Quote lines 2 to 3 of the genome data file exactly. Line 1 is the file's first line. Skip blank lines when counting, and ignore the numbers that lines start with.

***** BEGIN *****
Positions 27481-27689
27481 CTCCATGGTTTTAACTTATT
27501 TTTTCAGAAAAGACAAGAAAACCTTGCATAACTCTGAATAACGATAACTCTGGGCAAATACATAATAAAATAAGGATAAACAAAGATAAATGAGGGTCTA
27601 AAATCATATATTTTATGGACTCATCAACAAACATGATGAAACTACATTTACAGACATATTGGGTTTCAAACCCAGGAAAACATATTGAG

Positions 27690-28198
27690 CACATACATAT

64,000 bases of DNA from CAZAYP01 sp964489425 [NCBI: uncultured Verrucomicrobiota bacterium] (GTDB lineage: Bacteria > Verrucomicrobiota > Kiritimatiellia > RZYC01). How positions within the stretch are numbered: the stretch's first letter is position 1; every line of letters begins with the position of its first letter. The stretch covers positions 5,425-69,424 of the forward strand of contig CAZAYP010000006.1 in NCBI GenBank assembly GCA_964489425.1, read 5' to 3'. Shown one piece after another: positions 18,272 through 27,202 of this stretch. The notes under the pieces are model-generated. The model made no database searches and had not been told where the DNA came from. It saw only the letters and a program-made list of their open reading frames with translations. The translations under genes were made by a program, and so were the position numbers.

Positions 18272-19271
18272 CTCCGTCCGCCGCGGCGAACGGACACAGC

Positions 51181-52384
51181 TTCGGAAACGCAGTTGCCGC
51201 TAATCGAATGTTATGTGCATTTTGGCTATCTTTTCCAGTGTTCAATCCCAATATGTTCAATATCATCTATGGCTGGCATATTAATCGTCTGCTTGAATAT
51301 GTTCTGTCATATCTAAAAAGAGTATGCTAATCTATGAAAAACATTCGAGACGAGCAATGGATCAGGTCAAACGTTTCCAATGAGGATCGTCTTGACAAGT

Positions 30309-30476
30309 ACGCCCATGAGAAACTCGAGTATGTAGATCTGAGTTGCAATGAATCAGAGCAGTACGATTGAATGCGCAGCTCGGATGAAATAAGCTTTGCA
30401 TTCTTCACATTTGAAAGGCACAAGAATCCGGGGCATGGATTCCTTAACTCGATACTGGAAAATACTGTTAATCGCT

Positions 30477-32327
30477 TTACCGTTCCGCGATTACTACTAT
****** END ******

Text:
27481 CTCCATGGTTTTAACTTATT
27501 TTTTCAGAAAAGACAAGAAAACCTTGCATAACTCTGAATAACGATAACTCTGGGCAAATACATAATAAAATAAGGATAAACAAAGATAAATGAGGGTCTA